August.


This summer, so far, is not going terribly well. A sunny, warm day is exceedingly rare, most days we have grey skies, wind (or at the least strong breezes), and rain. It's not cold here, it's the middling sort of temperature we see in spring or autumn, the temperature where winter clothes are too hot to wear but summer clothes a little too cold. I'm compromising with summer skirts and a woollen shawl. It's permanently damp, and that with the lack of direct sunlight means the midgies are having a field-day, leaving me and the rest of the village covered in itchy bites. It's not pleasant to go out in such conditions, and after around 5 pm it's almost impossible to go out; if we aren't getting bitten we're getting soaking. Thus, to compound the summer misery, the garden isn't doing too well: weeds, of course, are thriving, and happily my roses are doing well, but so many flowers have proved too fragile for the excessive rain and windy conditions - the night-scented stock, for example, has died with the exception of one tiny flower which I'm hanging on to in it's huge pot, the sweet-peas aren't growing at all, my sunflowers are 4'' seedlings, and the pansies seem to be on the point of giving up. Crop-wise, the tomatoes and onions have completely failed (Meg should take partial blame for the onions: she snapped most of their stalks in early July), and the main crop potatoes look rather weak. The second earlies, though, are marginally more successful: I did get a not-unreasonable amount when I dug them up at the weekend.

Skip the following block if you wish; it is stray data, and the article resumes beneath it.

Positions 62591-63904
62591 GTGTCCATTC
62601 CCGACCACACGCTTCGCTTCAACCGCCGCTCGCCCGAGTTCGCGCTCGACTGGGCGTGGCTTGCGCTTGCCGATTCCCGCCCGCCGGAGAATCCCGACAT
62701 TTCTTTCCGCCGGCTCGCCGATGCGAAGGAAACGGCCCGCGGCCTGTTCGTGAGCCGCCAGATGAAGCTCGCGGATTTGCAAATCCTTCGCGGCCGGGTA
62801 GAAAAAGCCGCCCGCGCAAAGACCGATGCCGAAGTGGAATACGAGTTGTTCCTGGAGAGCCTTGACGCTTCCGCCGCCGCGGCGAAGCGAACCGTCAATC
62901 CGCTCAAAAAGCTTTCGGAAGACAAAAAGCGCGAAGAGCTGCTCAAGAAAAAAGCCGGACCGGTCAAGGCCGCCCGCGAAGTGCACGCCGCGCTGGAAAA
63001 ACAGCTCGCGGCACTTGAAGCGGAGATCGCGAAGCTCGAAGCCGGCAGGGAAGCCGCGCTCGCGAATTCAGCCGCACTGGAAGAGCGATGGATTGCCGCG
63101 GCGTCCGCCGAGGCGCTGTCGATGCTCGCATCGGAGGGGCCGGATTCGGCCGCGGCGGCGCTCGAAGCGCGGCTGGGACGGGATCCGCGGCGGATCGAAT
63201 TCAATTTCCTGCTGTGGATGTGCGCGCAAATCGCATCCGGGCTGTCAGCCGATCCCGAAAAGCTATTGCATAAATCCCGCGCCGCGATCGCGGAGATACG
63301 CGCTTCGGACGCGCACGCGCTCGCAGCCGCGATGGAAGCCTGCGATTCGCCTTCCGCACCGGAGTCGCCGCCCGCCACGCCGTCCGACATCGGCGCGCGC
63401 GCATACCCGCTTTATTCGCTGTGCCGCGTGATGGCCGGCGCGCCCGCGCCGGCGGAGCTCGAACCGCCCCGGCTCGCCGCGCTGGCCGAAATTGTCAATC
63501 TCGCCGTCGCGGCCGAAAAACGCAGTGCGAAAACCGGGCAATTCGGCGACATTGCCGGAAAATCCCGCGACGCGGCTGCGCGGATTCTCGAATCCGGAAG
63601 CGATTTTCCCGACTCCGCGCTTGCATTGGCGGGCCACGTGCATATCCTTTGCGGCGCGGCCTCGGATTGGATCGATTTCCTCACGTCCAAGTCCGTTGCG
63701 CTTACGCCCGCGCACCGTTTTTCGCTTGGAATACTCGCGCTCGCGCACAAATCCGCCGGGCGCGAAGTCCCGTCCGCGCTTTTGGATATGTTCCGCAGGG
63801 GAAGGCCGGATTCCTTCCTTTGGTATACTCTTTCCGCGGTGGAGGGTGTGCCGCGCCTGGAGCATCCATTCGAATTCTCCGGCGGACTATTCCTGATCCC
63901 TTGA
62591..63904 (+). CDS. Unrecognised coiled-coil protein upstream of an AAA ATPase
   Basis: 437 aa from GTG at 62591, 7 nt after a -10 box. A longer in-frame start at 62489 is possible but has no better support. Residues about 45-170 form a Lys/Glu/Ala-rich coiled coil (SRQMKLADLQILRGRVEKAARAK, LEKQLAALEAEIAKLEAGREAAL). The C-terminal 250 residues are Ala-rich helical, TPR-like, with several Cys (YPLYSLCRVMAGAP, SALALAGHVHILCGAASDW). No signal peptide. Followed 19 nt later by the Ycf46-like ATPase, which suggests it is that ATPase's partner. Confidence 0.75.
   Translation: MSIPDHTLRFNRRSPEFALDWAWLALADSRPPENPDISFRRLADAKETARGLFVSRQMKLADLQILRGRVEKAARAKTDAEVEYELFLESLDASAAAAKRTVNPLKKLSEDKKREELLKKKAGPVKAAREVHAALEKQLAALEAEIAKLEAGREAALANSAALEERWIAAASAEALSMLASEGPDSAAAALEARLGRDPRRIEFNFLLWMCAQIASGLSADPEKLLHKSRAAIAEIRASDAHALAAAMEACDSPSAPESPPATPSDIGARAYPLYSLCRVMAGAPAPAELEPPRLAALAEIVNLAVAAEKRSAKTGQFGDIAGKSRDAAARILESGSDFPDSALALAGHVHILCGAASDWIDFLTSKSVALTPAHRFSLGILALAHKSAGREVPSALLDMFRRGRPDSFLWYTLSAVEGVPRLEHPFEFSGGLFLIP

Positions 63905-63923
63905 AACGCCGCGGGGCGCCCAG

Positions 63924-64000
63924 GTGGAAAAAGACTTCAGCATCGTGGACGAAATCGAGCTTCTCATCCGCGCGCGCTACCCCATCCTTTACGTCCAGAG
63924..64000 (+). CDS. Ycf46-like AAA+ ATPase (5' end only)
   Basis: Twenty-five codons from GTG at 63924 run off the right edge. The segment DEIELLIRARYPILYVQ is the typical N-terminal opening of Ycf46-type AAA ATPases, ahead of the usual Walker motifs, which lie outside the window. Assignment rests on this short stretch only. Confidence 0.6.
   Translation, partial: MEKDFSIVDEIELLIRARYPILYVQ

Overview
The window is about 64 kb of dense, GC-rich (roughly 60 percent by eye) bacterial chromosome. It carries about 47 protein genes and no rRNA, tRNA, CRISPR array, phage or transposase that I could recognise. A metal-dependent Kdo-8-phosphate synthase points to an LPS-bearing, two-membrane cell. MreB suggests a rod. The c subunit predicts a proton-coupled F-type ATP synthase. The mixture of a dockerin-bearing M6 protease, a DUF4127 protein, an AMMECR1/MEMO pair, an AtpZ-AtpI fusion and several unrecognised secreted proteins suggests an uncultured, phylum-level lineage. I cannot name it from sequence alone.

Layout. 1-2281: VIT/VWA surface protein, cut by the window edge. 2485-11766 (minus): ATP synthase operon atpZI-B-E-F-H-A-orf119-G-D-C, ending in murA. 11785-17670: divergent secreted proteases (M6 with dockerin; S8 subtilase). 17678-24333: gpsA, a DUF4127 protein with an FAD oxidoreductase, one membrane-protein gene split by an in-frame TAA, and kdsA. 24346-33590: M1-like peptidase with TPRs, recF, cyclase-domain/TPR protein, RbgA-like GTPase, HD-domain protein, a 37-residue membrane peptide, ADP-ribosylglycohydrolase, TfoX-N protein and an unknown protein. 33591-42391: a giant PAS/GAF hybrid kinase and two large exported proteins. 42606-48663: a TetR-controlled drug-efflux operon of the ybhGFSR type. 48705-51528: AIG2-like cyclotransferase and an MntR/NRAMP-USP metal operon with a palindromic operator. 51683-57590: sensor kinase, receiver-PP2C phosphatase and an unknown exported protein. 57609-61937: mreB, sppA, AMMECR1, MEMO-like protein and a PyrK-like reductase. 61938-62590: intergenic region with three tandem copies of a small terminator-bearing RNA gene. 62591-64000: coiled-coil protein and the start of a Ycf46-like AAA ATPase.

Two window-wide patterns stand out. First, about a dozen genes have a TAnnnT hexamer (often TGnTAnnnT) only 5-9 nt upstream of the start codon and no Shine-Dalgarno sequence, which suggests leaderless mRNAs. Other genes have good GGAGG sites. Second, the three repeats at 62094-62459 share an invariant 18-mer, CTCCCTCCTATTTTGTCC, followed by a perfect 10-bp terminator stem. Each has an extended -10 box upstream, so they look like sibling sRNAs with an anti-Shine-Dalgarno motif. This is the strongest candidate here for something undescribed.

To continue this miserable train, I also have some very sad news to share. I mentioned in my July post Agnes and Florence weren't doing very well: happily Agnes has recovered and gained all her weight back and has returned to her enthusiastic self, but my poor little Florence didn't make it. I've taken this one rather hard: she was very dear to me, very dear indeed. She was a lovely, lovely little hen, very affectionate, good fun, very happy and had such good spirit. She wasn't much of a mixer with the other hens, she actually seemed to prefer my company. Every single time I went out she would run up to me for a cuddle whilst the other hens were checking out if I had treats for them and whether or not it would be worth running up to say hello. Often when I didn't go out in the garden for a while she'd stand on her log and shout the place down. She was very laid back, too: she'd usually lie in my arms, especially when I was talking to my neighbour over the fence, and was known to lie flat on her back on my knee (it's worth mentioning one shouldn't let birds lie on their back for too long). She died a fortnight ago, and it's still pretty fresh. I'm always aware, when talking about losing hens, that people think hens can be easily replaced but, as someone who keeps hens and interacts with them, they all have very distinct personalities and are fantastic pets (hens are the best pets I've ever had, and I've had cats, dogs, budgies, and guinea pigs), so I can't simply get another hen and feel back to normal. They may only be £5, but I will never own another Florence. I may one day find another hen who I love as much as I love her, but Florence is gone. It's a sad time. This is one of my favourite pictures of her - it's not a good one at all, she's not posing nicely, but the thing is my camera wouldn't focus and she stood for ages looking sweet, but just as the camera focused something grabbed her attention: